|Senators defenceman Chris Campoli grew up cheering for the Toronto Maple Leafs but he's happy to be on the other side of their rivalry now (Photo by Jana Chytilova/NHLI via Getty Images).
Chris Campoli admits he's guilty as charged.
The Senators defenceman spent many a night cheering for Ottawa's bitter provincial rival while growing up in Mississauga, Ont.. But he'll happily take up arms against the Toronto Maple Leafs in the latest installment of the Battle of Ontario on Saturday night at Scotiabank Place (7 p.m., CBC, Team 1200).
As he spoke about it all earlier today, Campoli showed he already owns a clear sense of the intensity of the rivalry between the teams.
"I'm guilty of growing up as a Leafs fan," he said with a sheepish grin and tone that indicated Campoli knows exactly how that sentiment is received among the Sens Army. "As a young kid growing up in Mississauga, yeah, there were many times when I was cheering for the blue and white. But I'm happy to be on the other side now, to be honest."
Then again, Campoli has been all smiles since Friday, when the Senators acquired him and Mike Comrie in a trade with the New York Islanders, who are entrenched in the basement in the Eastern Conference. Not that he expects his arrival in Ottawa to change the sentiments of some of his friends back home.
"They probably will cheer for Toronto," said Campoli, 24. "My brothers (Anthony, 22, and Michael, 19) grew up as Leafs fans. My little brother is a big Leaf fan but apparently, he was the first one to buy an Ottawa Senators hat when I got traded. So they're pretty proud.
"But I'm here and it's a good situation for me. Not too many guys get to play in this league and have their family so close. Just a drive away and (my parents) can watch their son play in the NHL, so it's really good. I couldn't be in a better place or have a better opportunity and I'm grateful for the chance."
Campoli has collected four assists in three games since joining the Senators, producing the type of offence from the back end that Senators general manager Bryan Murray was seeking when he engineered the trade with the Isles. Head coach Cory Clouston likes what the 6-0, 190-pound Campoli has brought to his blue-line brigade so far.
"It's a good situation for me. Not too many guys get to play in this league and have their family so close. Just a drive away and (my parents) can watch their son play in the NHL, so it's really good. I couldn't be in a better place or have a better opportunity and I'm grateful for the chance." - Chris Campoli
"He competes," said Clouston. "(Campoli) is not a big guy but he gets into those (high-traffic) areas and he uses his assets, which are his skating and his puck movement. He gets his shot to the net fairly well. He's pointed in the right direction and he should definitely help us out, not only this year but looking down the road for the future as well."
The Senators, meanwhile, are hoping to build off the effort they displayed in a 2-1 loss to the San Jose Sharks on Thursday night. Ottawa was more than a match for the National Hockey League's top team for most of the evening, with a pair of power-play goals by the Sharks in the second period deciding the affair.
They'll need to maintain a similar level of intensity against a Leafs team that is coming off back-to-back shootout victories over the New York Rangers and Islanders.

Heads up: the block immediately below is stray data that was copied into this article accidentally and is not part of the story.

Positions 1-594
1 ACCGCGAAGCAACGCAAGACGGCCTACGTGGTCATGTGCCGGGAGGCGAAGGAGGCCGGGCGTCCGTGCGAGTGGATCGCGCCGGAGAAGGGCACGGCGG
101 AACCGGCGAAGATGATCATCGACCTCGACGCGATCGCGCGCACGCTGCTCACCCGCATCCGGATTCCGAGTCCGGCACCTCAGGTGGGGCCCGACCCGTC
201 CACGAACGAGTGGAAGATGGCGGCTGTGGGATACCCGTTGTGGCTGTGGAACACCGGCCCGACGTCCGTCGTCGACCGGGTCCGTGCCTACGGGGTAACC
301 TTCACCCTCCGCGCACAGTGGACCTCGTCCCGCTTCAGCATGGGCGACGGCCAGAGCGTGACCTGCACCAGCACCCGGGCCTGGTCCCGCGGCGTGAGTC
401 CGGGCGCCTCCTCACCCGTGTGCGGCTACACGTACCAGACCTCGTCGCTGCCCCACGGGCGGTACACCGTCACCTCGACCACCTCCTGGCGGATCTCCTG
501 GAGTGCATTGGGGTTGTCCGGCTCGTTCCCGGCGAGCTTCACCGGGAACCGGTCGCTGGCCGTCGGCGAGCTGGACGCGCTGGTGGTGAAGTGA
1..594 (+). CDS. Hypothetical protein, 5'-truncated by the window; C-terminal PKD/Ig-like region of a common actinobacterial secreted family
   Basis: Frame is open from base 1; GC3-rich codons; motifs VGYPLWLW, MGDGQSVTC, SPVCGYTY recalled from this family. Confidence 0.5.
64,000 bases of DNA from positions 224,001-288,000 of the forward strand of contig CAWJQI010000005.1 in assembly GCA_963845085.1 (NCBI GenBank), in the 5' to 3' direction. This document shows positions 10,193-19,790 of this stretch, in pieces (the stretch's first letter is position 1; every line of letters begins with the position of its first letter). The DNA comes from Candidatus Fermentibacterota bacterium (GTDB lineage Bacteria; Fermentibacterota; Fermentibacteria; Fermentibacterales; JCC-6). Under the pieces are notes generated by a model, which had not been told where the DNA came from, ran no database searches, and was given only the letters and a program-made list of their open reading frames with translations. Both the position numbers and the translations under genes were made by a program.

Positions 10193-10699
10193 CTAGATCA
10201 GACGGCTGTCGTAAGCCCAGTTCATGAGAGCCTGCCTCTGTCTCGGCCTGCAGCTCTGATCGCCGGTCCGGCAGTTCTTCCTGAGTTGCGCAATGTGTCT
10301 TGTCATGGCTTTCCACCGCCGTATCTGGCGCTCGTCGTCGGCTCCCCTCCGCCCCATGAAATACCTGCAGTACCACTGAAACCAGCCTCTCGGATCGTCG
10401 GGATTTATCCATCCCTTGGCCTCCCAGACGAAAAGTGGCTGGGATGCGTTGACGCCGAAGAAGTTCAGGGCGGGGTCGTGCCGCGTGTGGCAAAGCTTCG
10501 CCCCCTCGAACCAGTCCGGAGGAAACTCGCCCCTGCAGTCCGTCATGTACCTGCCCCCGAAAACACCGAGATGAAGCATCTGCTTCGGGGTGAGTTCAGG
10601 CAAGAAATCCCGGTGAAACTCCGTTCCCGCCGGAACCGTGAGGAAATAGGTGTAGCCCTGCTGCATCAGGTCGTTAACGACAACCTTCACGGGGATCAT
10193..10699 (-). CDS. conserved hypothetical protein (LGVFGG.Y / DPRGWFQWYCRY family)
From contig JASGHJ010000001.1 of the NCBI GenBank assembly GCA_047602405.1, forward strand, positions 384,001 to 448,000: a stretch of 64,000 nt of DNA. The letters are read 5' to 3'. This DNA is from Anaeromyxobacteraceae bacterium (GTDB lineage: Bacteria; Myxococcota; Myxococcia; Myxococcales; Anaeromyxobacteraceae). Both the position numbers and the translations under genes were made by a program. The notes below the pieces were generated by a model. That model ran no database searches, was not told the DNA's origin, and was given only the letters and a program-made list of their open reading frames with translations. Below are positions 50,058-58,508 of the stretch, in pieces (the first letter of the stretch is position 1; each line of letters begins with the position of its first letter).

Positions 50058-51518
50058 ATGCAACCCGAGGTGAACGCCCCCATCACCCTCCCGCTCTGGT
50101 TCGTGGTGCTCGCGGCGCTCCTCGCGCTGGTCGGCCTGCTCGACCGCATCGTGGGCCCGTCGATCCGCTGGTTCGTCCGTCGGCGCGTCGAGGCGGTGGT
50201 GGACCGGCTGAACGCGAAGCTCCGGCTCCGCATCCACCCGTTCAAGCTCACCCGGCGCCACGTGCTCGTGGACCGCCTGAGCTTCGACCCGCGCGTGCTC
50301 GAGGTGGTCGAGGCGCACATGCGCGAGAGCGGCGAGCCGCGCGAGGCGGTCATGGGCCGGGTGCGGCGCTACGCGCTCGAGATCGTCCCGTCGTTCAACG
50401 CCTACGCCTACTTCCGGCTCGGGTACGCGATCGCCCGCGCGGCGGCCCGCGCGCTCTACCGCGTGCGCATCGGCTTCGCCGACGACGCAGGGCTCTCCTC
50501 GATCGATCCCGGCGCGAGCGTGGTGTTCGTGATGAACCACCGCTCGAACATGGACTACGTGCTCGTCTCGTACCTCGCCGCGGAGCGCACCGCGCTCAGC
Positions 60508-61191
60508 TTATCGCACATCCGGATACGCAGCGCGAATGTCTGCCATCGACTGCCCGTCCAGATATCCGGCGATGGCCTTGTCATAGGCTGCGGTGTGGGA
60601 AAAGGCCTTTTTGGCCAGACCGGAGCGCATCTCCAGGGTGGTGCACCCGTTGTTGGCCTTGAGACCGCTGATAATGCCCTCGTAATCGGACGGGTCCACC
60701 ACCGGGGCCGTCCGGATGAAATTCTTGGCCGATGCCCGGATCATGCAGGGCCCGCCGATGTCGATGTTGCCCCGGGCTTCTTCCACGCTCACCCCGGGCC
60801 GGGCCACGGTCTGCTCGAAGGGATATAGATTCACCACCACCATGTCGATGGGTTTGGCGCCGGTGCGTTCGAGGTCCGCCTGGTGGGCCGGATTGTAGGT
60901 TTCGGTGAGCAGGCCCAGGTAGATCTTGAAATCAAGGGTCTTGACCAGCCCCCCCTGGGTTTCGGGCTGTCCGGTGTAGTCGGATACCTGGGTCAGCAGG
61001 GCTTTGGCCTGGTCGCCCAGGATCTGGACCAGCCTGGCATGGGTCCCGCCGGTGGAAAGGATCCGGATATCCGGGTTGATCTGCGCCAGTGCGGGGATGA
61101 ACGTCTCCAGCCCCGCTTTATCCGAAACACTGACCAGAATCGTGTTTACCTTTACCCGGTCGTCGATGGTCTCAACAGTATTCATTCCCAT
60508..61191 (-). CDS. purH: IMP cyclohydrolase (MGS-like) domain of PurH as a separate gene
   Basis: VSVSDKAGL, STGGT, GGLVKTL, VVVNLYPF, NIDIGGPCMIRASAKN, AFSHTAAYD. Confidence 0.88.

"We can't have an emotional letdown," said Clouston. "We've got to make sure we maintain our level and Toronto is playing very well. We've got to make sure that we continue to move in the right direction. Are we going to win every night? We're not going to. But what we're going to do is keep improving and keep moving forward.
"If we can get that effort (Saturday) night, we definitely like our chances. It doesn't matter who we're playing... we like our chances when we play that way every night."Alfredsson playing for a cause
Senators captain Daniel Alfredsson
is among 25 NHL players making donations to Right To Play based on minutes played in a game this weekend. The donations are being made on behalf of a coach or role model who has instilled the positive values of sport in them and helped them succeed in hockey and in life. Alfredsson, a Right To Play Athlete Ambassador, has chosen his father, Hasse, as his role model.
Funds raised will be used to support Right To Play's sport and play programs in 23 countries across Africa, Asia, the Middle East and South America. More than 600,000 children benefit from Right To Play activities each week.
Fans can also make donations by logging on to www.righttoplay.com
Around the boards
Goaltender Martin Gerber cleared re-entry waivers earlier today and has been recalled by the Senators, in accordance with NHL rules. To clear a roster spot, Ottawa assigned defenceman Brian Lee to its American Hockey League affiliate in Binghamton, N.Y. ... Forward Christoph Schubert tweaked a groin during practice Thursday and was held out of today's on-ice session. "We're going to err on the safe side," said Clouston. "He didn't skate today but he should be okay by tomorrow." ... In their last five games, the Leafs have split four shootout results and edged the New York Rangers 3-2 in overtime.Saturday update
Clouston has named Brian Elliott (7-4-2) as his starter in goal against the Leafs ... Blueliner Alexandre Picard returns to the lineup, while Brendan Bell is a healthy scratch ... Gerber has been re-assigned to Binghamton ... Fewer than 300 tickets remain for the game.